There likely will be few tears shed in Russia over the passing of Mikhail Gorbachev, who is broadly blamed for the collapse of the Soviet Union and resulting demise of that nation’s superpower status.
But Americans -- and especially Alaskans -- should raise a glass of ice-cold vodka to the visionary who ended the Cold War, reduced world tensions through nuclear disarmament and helped reunite long-separated Alaskans and Russians across the Bering Strait.
Born into a poor peasant farm family, Gorbachev rose through local politics of the USSR’s Communist one-party system to become the nation’s de facto head of state as general secretary in 1985. His ascension came at a time of Russia’s economic and political malaise overseen by lackluster doddering old men.
The energetic 54-year-old Gorbachev shook his nation to its core with his duel reforms of perestroika (restructuring) and glasnost (openness). He extended greater freedom to the media, encouraged interaction with the West and even moved toward a reform most Soviets considered inconceivable: elected government.
Gorbachev’s rise to power couldn’t have been more fortuitous for Alaskans. At the outset of the Cold War in 1948, the U.S. and USSR sealed the border between Alaska and eastern Russia. This meant Alaska and Russia Native peoples who had traveled freely across the Bering Strait for millennia were suddenly cut off from each other by what was dubbed an “Ice Curtain.”
After four decades of no contact, aging friends and relatives on both sides of the Strait longed for one last chance at reunification. Gorbachev said “da.”
On June 13, 1988, an Alaska Airlines 737 lifted off from Nome carrying 82 passengers, mostly elderly Alaska Native men and women hoping to reunite with long-lost loved ones in the Soviet Union. About 40 minutes later, it set down in Provideniya, USSR, where hundreds of tearful Russian Natives greeted the American visitors in Indigenous languages they still shared.
The “Friendship Flight” opened the flood gates to several decades of frenzied interaction between Alaskans and Russians, some of which continues today.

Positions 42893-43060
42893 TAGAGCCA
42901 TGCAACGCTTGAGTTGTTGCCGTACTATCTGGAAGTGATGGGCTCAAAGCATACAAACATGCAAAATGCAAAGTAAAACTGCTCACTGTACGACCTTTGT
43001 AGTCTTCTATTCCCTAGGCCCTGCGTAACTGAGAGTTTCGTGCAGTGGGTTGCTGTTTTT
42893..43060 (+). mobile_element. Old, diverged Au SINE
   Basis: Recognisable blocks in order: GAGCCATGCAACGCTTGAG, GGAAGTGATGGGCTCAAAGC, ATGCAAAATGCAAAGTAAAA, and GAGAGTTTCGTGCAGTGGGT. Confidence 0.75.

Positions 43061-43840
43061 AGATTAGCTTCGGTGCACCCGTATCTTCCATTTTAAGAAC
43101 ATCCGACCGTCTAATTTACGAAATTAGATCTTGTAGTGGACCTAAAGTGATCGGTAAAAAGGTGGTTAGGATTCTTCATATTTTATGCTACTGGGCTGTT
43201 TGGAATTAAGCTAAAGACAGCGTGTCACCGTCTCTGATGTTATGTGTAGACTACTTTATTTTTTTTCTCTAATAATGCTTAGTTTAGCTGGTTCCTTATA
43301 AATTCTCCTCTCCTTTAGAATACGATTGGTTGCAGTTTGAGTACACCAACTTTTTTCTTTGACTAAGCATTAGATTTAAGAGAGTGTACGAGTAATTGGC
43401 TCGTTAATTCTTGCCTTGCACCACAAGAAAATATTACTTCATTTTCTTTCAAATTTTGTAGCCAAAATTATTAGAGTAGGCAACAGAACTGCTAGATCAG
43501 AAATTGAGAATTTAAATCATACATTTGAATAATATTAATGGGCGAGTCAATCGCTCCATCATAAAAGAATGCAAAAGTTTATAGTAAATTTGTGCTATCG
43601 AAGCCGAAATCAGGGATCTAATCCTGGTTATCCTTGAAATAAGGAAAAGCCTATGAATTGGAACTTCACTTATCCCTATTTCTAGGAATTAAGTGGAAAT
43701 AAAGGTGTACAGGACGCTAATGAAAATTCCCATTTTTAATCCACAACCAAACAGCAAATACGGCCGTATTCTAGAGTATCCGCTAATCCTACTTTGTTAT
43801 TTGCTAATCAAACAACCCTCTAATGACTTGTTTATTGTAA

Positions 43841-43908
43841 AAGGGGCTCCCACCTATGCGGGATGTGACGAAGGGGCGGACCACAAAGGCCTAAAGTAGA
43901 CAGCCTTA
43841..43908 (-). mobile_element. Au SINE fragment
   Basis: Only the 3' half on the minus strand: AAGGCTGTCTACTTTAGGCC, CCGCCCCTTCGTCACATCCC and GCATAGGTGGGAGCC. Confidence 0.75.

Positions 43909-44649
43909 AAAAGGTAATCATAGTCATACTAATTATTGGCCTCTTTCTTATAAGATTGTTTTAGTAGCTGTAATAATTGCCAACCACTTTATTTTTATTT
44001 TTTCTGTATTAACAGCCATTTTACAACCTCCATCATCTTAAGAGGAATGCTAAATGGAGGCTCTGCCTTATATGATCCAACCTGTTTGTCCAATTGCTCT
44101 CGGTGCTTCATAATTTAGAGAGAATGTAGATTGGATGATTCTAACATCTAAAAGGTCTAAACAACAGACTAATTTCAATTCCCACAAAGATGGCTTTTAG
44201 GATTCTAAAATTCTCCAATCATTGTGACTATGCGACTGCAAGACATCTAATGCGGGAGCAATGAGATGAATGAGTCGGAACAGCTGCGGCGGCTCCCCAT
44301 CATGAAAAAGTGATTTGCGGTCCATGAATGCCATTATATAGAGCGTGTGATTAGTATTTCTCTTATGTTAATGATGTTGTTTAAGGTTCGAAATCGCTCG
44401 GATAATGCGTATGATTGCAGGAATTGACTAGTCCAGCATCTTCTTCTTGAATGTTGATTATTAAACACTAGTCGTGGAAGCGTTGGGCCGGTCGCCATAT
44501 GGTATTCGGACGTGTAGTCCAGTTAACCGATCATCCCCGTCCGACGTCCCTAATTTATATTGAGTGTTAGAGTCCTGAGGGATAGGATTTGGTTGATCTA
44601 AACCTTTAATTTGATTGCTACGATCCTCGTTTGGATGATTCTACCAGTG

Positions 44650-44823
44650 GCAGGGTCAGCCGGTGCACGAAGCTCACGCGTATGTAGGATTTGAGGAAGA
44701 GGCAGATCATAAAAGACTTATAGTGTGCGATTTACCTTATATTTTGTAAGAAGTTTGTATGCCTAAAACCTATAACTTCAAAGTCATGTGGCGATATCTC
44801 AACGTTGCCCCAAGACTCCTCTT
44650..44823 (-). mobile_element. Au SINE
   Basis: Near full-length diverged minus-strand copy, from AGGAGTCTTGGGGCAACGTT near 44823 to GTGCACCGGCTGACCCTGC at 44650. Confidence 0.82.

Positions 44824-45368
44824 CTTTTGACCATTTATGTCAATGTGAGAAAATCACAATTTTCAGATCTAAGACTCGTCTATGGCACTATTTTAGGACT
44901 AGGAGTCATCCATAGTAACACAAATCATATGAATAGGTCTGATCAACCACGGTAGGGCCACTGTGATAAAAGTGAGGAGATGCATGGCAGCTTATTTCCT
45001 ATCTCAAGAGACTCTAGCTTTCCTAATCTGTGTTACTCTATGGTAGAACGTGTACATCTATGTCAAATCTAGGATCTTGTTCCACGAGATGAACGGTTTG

Gorbachev and his government welcomed other initiatives to open Soviet borders and lessen Cold War tensions. Two years before the Friendship Flight, a cold-water endurance swimmer named Lynne Cox concocted the outlandish plan to swim the 2.5 miles between Alaska’s Little Diomede Island and Russia’s Big Diomede to illustrate the closeness of the world’s two superpowers.
After years of training and shoe leather diplomacy, Cox pulled it off in nothing but a swimsuit, goggles and swim cap in 42-degree water. Months later, at a White House dinner with President Ronald Reagan convened to celebrate nuclear disarmament, Gorbachev rose to offer a toast.
“Last summer it took one brave American by the name of Lynne Cox just two hours to swim from one of our countries to the other,” the Soviet leader said. “We saw on television how sincere and friendly the meeting was between our people and the Americans when she stepped onto the Soviet shore. She proved by her courage how close to each other our peoples’ live.”
Another initiative designed to chip away at the Ice Curtain was a 1989 skiing and dog-mushing expedition from the Soviet Far East across the Bering Strait to Alaska. With Gorbachev’s blessing, 12 Soviet and American adventurers risked months of frostbite, walrus attacks and international political intrigue to accomplish their goal.
A year later, Gorbachev toured the U.S. after meeting with President George Bush and agreed to commend the Russian and American expedition leaders personally. Minnesotan Paul Schurke told me he memorized his greeting in Russian, but became so nervous, “I went into a nonsensical rant in completely unintelligible Russian.”
“And then Gorbachev did a beautiful thing,” Schurke recalled. “He very discreetly reached over, tugged the sleeve of my suit jacket and said: ‘If you can cross the Bering Strait in the wintertime during the Cold War, you can speak to me in Russian. Now Paul, slow down and start over.’”
The many new freedoms Gorbachev granted Soviet citizens hastened the country’s breakup and prompted an attempted coup by Communist hardliners. At the end of 1991, a bitter and demoralized Gorbachev handed over the launch codes to his nemesis, Boris Yeltsin, and stepped into the history books.
Nearly a decade later, a former KGB officer named Vladimir Putin assumed control of Russia. Calling the fall of the USSR “the greatest geopolitical catastrophe of the century,” he has since reversed most of Gorbachev’s initiatives and appears hell-bent on making Russia great again at any cost.
David Ramseur is the author of “Melting the Ice Curtain,” which documents the history of Alaska-Russia interaction, including Gorbachev’s many contributions.
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